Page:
It's the Economy

Record January Existing Home Average Sales Price Ignored

January Data was expected to surprise some analysts – And it did, as inventory improved, a new January average sales price was set, and units sold slowed

There are three main components that need to be observed in the Existing Home Sales Report: Inventory, Units sold, and Average sales Price. It was projected in the January Existing Forecast Article that inventory should rise month to month and January to January to the  Expect 1.58 million to 1.63 million unit Level. It was expected the higher inventory would push the units sold to between  313,000 and 324,000 units. A new January Record Average sales price was expected between  $289,9000 and $294,900 with the outside chance of $296,000. What was reported by the REALTORS this January?

Existing Home inventory bounced off the December low and was higher than the January 2018 level. Inventory is still near historic lows.

Inventory rebounded to 1.591 million units. This was within the expected range. It is still significantly lower than the January 2016 level of 1.65 million units and much lower than the 1.79 million we had during December 2015. Inventory rose 2.65% month to month and 4.67% January to January.

Units Sold disappointed, and was anticipated. The combination permutation table that was released with the forecast article had the possibility of 260,000 to 278,000 units sold, based on the normal month to month changes in units sold. It’s cold, snowy, and football filled television during January.  There were 285,000 units sold this January. This was still a better January than January 2008 through January 2015.

A new January Average Sales Price record was set, even as the pace of growth slowed. Units sold dropped from the January 2018 level and was still better than the January data from 2008 through 2014.

A New January Average Sales Price Record was set at $286,600. The average single family home sales price was $287,600 and the average condominium sold for $280,900. There has been some questions regarding the sustainability of 3.00% and higher appreciation and the effects on consumer prices (CPI.)  The “inflation” this January was 1.49%.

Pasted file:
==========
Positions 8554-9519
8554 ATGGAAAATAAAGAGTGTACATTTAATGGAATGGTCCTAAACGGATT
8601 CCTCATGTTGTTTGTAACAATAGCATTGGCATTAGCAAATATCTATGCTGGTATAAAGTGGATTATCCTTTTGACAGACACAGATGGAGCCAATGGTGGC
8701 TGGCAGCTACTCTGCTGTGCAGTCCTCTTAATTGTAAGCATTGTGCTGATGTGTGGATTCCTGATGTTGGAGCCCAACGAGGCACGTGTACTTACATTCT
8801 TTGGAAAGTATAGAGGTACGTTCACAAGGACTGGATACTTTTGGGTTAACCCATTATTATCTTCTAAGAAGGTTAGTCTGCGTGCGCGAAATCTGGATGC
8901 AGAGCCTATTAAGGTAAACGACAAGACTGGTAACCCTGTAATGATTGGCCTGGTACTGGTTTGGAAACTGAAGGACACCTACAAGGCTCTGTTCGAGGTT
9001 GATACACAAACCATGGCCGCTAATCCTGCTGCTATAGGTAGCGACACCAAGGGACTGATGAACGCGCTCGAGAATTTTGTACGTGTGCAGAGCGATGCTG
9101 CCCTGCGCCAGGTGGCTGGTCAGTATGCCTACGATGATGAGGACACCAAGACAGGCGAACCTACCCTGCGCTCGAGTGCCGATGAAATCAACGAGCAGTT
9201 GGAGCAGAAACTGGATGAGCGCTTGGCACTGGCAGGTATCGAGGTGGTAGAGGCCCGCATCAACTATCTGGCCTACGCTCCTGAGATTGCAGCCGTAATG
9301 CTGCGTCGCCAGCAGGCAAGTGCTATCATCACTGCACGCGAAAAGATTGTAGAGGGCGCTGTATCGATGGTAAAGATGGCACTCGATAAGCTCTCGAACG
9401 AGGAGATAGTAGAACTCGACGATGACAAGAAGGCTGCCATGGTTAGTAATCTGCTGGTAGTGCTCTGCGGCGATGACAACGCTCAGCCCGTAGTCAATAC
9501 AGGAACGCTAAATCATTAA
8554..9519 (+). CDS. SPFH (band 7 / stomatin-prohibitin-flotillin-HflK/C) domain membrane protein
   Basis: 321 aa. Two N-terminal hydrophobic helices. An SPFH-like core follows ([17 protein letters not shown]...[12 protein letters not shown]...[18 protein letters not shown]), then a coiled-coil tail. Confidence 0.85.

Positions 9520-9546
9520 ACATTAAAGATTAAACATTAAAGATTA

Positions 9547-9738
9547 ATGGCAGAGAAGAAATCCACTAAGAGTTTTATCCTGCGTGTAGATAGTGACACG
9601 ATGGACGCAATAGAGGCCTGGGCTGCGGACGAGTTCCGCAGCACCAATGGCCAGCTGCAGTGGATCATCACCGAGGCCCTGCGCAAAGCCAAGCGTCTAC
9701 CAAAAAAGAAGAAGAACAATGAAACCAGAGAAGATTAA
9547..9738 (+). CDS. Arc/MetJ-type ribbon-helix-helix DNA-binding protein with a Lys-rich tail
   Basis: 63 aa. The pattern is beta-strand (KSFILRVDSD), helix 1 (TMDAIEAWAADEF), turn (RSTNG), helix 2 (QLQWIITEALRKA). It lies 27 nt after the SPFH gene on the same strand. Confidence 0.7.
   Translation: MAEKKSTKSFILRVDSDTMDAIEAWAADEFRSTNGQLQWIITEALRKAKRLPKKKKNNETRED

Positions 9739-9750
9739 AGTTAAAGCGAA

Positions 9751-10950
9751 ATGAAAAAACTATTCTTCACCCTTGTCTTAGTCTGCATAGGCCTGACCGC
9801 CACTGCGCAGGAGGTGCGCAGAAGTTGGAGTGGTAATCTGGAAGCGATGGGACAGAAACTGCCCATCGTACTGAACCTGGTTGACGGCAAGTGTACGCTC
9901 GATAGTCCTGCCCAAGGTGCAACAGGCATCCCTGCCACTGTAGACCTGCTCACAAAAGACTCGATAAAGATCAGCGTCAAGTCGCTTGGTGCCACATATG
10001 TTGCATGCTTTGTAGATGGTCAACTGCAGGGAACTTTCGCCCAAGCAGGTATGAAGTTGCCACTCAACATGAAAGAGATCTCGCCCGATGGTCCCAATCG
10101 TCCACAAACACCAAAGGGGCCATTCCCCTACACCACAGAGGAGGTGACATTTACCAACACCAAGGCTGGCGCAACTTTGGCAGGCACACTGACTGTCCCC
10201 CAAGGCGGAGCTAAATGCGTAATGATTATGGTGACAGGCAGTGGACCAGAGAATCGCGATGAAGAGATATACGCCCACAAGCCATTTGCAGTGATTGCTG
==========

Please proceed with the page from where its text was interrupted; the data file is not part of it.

The rolling year sales is coasting lower from year to year. This column uses the current year trend line and the rolling year data as a way to project future growth and explain the current data. The current year data is just one point right now. A line is made with two points, and the earliest that a trend can be determined is three points. The only thing that can be used with any clarity during the first few month of the year in the rolling year sales data. The rolling year data is down roughly 260,000 units from last January. This means that during the next year we could be down to the level of 4.5 million units. The “headline” value from the REALTORS was 4.370 million. This seems artificially low.

The existing home sales data has a multiplying effect. Home purchasers normally need lender, appraisers, movers and REALTORS. Home buyers need new furniture, new appliance, new home and garden material. The same can be said of home sellers.

The data was a little disappointing regarding units sold. Everything was within the range of expectations. Managed expectations are a necessity in real estate.Check with your local REALTORS regarding what is happening in your community, school district, neighborhood or condominium association, and your price range. The things that matter are condition, location, price and motivation of the buyer and the seller.

It’s the economy.

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